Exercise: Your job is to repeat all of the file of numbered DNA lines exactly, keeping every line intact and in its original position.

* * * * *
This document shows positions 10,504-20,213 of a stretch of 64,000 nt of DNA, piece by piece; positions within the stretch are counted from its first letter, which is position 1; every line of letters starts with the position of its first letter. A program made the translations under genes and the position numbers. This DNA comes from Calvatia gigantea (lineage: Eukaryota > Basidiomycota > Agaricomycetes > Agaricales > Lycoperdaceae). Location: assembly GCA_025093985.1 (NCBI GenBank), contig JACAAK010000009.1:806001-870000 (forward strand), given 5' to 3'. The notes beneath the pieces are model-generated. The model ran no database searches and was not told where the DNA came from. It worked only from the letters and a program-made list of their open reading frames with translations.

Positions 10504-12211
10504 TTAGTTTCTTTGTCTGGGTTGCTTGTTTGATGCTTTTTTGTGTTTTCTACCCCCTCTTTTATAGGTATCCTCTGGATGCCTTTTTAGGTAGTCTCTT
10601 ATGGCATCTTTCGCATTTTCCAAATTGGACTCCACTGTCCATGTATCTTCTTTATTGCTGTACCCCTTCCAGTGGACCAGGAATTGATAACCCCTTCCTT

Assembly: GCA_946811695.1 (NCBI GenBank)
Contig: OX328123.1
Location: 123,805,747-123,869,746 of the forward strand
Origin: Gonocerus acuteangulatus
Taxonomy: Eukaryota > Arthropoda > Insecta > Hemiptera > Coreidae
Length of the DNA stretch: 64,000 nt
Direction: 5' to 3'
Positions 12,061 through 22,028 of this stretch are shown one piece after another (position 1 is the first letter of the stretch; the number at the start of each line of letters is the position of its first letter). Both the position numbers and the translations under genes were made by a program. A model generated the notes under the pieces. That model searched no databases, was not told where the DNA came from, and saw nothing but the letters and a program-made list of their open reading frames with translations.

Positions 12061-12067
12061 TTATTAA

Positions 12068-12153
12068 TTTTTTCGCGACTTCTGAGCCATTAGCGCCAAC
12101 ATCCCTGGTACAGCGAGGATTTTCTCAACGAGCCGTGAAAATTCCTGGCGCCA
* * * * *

This document shows positions 10,504-20,213 of a stretch of 64,000 nt of DNA, piece by piece; positions within the stretch are counted from its first letter, which is position 1; every line of letters starts with the position of its first letter. A program made the translations under genes and the position numbers. This DNA comes from Calvatia gigantea (lineage: Eukaryota > Basidiomycota > Agaricomycetes > Agaricales > Lycoperdaceae). Location: assembly GCA_025093985.1 (NCBI GenBank), contig JACAAK010000009.1:806001-870000 (forward strand), given 5' to 3'. The notes beneath the pieces are model-generated. The model ran no database searches and was not told where the DNA came from. It worked only from the letters and a program-made list of their open reading frames with translations.

Positions 10504-12211
10504 TTAGTTTCTTTGTCTGGGTTGCTTGTTTGATGCTTTTTTGTGTTTTCTACCCCCTCTTTTATAGGTATCCTCTGGATGCCTTTTTAGGTAGTCTCTT
10601 ATGGCATCTTTCGCATTTTCCAAATTGGACTCCACTGTCCATGTATCTTCTTTATTGCTGTACCCCTTCCAGTGGACCAGGAATTGATAACCCCTTCCTT

Assembly: GCA_946811695.1 (NCBI GenBank)
Contig: OX328123.1
Location: 123,805,747-123,869,746 of the forward strand
Origin: Gonocerus acuteangulatus
Taxonomy: Eukaryota > Arthropoda > Insecta > Hemiptera > Coreidae
Length of the DNA stretch: 64,000 nt
Direction: 5' to 3'
Positions 12,061 through 22,028 of this stretch are shown one piece after another (position 1 is the first letter of the stretch; the number at the start of each line of letters is the position of its first letter). Both the position numbers and the translations under genes were made by a program. A model generated the notes under the pieces. That model searched no databases, was not told where the DNA came from, and saw nothing but the letters and a program-made list of their open reading frames with translations.

Positions 12061-12067
12061 TTATTAA

Positions 12068-12153
12068 TTTTTTCGCGACTTCTGAGCCATTAGCGCCAAC
12101 ATCCCTGGTACAGCGAGGATTTTCTCAACGAGCCGTGAAAATTCCTGGCGCCA